Girls from all around the world are competing in the Technovation Challenge, a global effort by STEM education nonprofit Iridescent, which has invited girls ages 10-18 to learn and apply technology to try to solve problems in their communities.
This year, 11,000 girls worked in teams of one to five to build mobile apps and address the United Nations Sustainable Development Goals (SDG), which are internationally agreed upon objectives. In conjunction with U.N. Women, their projects were required to address at least one issue within the SDG focus areas: quality education, poverty elimination, good health and well-being, climate action, peace and justice or gender equality.
Over 2000 mentors for the girls supported the teams. In addition to learning about tech, the girls used professional-style business planning to launch these apps.
Twelve teams of finalists will be flown to Silicon Valley, Aug. 7-11, where they will pitch their ideas for seed funding and scholarships. The effort is sponsored by Google’s Made with Code, a project launched in June 2014 to inspire teen girls around the world to take their first steps in code and to see it as a vehicle to pursue their aspirations.
The finalists teams will compete at the World Pitch Summit, hosted by Google, at Google’s headquarters in Mountain View, CA. Between Aug. 7 and 11, they’ll have the opportunity to meet each other, pitch their ideas and visit tech companies.
The 12 teams are divided into senior division and junior division finalists. The senior division finalists come from Karbi, Armenia; Almaty, Kazakhstan; Kisumu, Kenya; Noida, India; and Bengaluru, India.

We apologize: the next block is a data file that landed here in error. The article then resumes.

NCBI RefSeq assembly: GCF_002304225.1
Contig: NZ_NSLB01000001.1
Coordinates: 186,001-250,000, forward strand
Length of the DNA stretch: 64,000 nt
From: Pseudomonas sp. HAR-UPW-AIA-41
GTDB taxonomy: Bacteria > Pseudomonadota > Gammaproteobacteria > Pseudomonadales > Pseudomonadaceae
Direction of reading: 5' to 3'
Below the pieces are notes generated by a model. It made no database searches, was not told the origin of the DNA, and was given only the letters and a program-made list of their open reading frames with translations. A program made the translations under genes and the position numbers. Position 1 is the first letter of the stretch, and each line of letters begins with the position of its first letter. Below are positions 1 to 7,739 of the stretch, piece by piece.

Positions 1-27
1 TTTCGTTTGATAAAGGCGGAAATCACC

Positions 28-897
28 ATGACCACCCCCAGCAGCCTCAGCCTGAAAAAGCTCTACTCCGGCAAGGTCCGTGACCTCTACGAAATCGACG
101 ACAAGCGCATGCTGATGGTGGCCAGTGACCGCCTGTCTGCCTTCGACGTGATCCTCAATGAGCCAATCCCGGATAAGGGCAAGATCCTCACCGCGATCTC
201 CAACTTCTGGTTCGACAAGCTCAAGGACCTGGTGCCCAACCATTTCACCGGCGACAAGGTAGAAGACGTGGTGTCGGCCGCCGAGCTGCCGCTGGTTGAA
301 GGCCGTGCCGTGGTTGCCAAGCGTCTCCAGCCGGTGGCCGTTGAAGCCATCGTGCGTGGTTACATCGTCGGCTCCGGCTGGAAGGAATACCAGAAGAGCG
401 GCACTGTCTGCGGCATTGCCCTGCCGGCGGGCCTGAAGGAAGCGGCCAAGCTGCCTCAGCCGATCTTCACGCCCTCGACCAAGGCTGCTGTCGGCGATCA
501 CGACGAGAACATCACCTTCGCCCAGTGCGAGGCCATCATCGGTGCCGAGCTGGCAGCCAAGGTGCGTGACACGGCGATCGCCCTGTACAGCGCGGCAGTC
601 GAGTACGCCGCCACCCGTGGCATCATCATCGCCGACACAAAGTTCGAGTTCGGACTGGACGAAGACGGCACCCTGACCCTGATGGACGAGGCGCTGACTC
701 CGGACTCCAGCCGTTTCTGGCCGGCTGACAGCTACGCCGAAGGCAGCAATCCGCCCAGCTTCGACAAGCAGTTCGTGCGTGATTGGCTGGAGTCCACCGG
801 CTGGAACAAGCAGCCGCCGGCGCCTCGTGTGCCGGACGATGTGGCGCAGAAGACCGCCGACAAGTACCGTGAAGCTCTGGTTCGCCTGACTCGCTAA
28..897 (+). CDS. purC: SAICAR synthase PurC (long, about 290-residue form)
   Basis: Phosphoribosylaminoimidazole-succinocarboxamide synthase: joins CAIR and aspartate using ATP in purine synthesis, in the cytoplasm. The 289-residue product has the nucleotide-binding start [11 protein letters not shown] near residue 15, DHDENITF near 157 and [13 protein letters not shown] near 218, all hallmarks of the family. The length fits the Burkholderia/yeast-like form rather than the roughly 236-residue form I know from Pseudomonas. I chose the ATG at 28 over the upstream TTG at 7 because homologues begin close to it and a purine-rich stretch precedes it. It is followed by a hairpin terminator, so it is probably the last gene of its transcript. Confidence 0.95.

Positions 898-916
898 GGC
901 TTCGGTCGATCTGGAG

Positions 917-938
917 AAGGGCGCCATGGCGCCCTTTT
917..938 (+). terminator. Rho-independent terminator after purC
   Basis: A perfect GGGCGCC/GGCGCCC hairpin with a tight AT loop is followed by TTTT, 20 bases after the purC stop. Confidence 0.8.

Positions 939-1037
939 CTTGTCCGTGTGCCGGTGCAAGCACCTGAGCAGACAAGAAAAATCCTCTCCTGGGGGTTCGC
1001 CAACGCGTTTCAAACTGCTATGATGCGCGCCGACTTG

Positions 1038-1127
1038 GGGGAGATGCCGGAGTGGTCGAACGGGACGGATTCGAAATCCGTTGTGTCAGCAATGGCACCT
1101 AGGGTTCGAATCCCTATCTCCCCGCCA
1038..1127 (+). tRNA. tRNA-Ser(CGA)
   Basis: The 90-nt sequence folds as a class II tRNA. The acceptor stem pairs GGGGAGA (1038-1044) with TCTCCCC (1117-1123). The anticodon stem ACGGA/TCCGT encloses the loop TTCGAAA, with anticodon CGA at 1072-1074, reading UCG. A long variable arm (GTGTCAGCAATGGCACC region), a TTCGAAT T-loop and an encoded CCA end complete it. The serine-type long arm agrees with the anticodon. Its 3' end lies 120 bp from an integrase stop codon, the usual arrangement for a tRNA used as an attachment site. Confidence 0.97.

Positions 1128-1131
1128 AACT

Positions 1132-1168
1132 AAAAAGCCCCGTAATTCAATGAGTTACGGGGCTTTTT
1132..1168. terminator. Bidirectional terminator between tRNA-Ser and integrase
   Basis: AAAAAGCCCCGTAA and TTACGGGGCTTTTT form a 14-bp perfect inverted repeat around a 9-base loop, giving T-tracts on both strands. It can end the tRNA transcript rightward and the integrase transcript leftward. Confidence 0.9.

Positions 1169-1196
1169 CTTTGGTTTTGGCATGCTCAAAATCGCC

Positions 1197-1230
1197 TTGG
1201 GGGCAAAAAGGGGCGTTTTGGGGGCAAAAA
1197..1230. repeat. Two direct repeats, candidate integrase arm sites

The junior division finalists come from Chennai, India; Vancouver, Canada; California; Jordan, Hong Kong; and Phnom Penh, Cambodia.
Currently in its eighth year, Technovation has worked with more than 15,000 girls around the world to develop mobile apps and startups to solve problems around a diverse range of issues, including food safety, nutrition, poverty and more.
After participating in Technovation, 60 percent of girls from the United States enroll in further computer science (CS) courses, with 30 percent majoring in CS in college, which is 65 times the national rate for U.S. female college students, according to the release. Internationally, 70 percent of the girls are interested in pursuing further technology related programs, the release said.
Some examples of apps created by the girls this year include iCut, an Android app that helps report and fight female genital mutilation; and an Ability app that helps connect disabled Palestinians in the Gaza Strip with the resources they need, such as mental health care.
Winning teams will receive a total of $145,000 in awards, including scholarships.
These girls are paving the future of coding, and it is great to see so many get involved.
(Story via THE Journal)